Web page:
I listened in on one exploring the relationship between gender and digital voice assistant (VA). Why is it that most major VA's are feminized. Apple's Siri, Amazon's Alexa, and Microsoft's Cortana all have female voices. Britt goes on to talk about possible causes and consequences of this and to even test his own Amazon Alexa with his wife. Women are usually seen as the "helpers" of the household, so it makes logical sense that these digital voice assistants would be feminized as well. This phenomena only goes on to perpetuate gender stereotypes.
The part of this that I found most intriguing was the people that capitalized on this perceived issue: Equal AI. This digital voice assistant is known as "Q." Q is the world's first genderless voice. Made my combining hundreds of voices from non-binary people around the world and then perfecting their pitch, Q is binary fighting AI. Although it is not available to your own Siri or Alexa yet, you can still listen for yourself here.
I find it fascinating that we live in an era where artificial intelligence can fight real world inequalities, one start-up at a time.
March 27th, 2020
The peacekeeper does not have to always be silence, and nor does silence equal peace.
During my freshman year of high school, we read Shakespeare's infamous "Romeo and Juliet." Everyone in my class was assigned a role to play (or read). Coincidently, I was given the role of Benvolio. If you know near to nothing about this book (most don't, so no worries), Benvolio is generally known as the "peacekeeper" of the character cast.
I once had a teacher of mine call me a silent leader.
I don't believe in coincidences. I believe in fate. My puny role of Benvolio was thus, not in fact coincidental. It was a quiet parallel that would not come to expose itself until today -- about three and a half years after it occurred. The latter of the parallel is simply: me. I am a silent leader, if you so must. "Silent" refers to my calm and calculated persona. I am not a leader to blear out their words. And yet, that doesn't mean I am not the leader to take charge. I do take charge when needed, and prefer to use my voice to a minimum. I believe a leader's power lies not in their physical voice, but in their words. I believe words deserve all the time in the world.
What is the difference between fate and destiny?
March 26th, 2020
I miss my teachers. I miss flashing them a small smile as I walk into their room each morning and saying "thank you," to them at the end of each class period. I miss interacting with my peers whom I am not close enough to just non- chalantly text, but we were somewhat of friends inside the classroom.
Essentially, I miss the people part of school. I never though I would hear myself say (write) that. Historically, I am not much of a people person. Don't get me wrong, I am not not a people person, I just am not an extroverted socialite. I am rather calculated when it comes to social interactions, especially with people who I have just met or am trying to impress. This usually goes for teachers or anyone that I work with (students and adults).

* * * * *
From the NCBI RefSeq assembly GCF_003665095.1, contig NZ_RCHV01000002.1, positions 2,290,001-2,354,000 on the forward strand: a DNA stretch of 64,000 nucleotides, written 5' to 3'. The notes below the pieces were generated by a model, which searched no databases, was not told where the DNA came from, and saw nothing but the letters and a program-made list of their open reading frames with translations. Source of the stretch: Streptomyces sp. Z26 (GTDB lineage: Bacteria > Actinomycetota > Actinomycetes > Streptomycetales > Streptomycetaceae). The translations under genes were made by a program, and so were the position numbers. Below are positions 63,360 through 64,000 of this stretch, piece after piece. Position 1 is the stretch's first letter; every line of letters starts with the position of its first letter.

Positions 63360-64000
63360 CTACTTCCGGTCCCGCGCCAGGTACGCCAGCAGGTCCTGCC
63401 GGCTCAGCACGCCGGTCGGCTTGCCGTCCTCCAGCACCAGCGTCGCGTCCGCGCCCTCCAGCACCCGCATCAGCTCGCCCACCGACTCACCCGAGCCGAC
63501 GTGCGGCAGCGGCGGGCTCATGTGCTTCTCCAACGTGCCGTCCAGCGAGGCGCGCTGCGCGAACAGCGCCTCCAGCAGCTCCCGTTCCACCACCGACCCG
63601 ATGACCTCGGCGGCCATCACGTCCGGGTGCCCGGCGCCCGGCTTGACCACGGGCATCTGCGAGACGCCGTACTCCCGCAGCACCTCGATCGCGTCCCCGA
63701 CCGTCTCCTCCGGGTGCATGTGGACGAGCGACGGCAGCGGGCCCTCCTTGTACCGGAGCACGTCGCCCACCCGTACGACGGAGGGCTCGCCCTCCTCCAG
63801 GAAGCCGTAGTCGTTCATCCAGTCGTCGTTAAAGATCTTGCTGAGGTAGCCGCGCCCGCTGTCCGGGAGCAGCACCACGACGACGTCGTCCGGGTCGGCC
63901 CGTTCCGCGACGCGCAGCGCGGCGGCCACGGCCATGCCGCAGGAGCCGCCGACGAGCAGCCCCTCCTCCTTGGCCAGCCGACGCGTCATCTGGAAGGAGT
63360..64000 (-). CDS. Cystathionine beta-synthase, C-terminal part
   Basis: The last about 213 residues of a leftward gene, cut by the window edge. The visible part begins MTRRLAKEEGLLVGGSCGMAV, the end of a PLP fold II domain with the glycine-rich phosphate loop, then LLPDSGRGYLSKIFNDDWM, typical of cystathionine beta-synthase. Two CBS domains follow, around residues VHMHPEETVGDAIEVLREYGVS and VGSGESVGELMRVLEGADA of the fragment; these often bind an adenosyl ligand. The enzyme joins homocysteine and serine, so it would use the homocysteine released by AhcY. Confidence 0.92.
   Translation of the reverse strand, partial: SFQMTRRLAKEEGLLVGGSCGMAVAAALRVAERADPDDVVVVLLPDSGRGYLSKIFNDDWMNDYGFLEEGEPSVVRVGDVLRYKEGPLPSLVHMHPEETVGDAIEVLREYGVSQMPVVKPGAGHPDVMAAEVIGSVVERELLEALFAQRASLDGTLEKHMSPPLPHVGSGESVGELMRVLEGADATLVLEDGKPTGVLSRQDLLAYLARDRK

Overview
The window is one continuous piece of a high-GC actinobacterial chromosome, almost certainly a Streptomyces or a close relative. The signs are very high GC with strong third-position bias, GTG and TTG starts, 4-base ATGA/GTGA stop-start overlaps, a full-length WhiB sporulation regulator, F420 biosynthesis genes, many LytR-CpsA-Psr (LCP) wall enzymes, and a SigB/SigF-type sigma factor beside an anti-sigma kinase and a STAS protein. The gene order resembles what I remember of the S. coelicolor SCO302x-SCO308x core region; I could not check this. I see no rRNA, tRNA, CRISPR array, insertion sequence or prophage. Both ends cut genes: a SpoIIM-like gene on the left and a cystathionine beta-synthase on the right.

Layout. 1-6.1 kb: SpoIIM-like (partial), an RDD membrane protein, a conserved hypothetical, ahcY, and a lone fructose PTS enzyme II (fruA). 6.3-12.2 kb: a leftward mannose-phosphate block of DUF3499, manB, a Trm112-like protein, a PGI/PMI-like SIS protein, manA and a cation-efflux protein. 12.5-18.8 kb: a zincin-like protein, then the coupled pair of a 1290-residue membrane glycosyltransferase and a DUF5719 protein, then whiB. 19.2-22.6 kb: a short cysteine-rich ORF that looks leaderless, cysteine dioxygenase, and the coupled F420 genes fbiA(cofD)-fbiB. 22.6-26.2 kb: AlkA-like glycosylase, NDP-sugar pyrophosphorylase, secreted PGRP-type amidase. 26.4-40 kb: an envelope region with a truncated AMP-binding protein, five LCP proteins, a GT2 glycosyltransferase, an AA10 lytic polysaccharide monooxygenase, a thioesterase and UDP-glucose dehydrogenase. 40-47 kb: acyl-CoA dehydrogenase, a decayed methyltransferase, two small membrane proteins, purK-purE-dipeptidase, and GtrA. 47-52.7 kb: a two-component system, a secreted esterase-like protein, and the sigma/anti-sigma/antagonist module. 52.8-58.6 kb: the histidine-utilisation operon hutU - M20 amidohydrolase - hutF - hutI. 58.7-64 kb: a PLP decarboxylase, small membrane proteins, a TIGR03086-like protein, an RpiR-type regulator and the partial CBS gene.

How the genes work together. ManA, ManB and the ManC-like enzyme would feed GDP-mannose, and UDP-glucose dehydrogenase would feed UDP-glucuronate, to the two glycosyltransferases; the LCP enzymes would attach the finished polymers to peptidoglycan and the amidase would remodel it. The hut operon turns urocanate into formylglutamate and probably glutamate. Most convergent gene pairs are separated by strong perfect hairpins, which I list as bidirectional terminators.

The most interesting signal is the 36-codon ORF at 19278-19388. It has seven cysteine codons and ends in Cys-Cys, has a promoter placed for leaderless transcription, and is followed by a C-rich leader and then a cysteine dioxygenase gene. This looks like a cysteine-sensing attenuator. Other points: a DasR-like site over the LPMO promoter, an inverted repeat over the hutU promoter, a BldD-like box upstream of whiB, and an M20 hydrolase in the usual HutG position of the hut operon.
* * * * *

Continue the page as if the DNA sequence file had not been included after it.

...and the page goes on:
I raise my hand in class, but I make sure not to raise my hand too much to the point where it may seem to others as though I am a teacher's pet. I am observant of all the kids in my class. I know if they do their work with effort, slack off, are disruptive, diligent, popular, or what not. I make a little profile in my head for each of my peers. Thus, when it comes time to work in a group project, I make my choices wisely. I'm usually the "leader" of group projects. I take charge, but not in a dominant way. I'm the person who asks the group, "Ok, what role would you like to take," and make sure everyone is aware of their task. I am a natural leader. I have also been called a silent leader before.
I enjoy leading or guiding groups of people towards a greater good or one common goal. It gives me a sense of purpose, especially when the people I am working with are passionate about the goal in mind too. When I think of myself as a leader, I do not think of myself as superior to everyone else. We're all on the same playing field -- working as one -- and I just may happen to have the role of leader. That doesn't mean that others can't lead with me either. Leader is not a black and white, one man for himself term. Nothing is in this world.
March 23rd, 2020
I enjoy solace time. I can't say "I like being alone," people tend to have a negative reaction to that. But "solace," solace is different. Solace is a peaceful time for self reflection. Alone time signifies a desire to wallow in ones own feelings, alone. It is a time when they do not want to be around others. Meanwhile, solace is socially acceptable. Solace is healthy, while the desire to be alone is not. That is the message I often receive from others.
Where am I to get a haircut during this shelter in place? I think I might have to cut my own hair. That is a scary thought.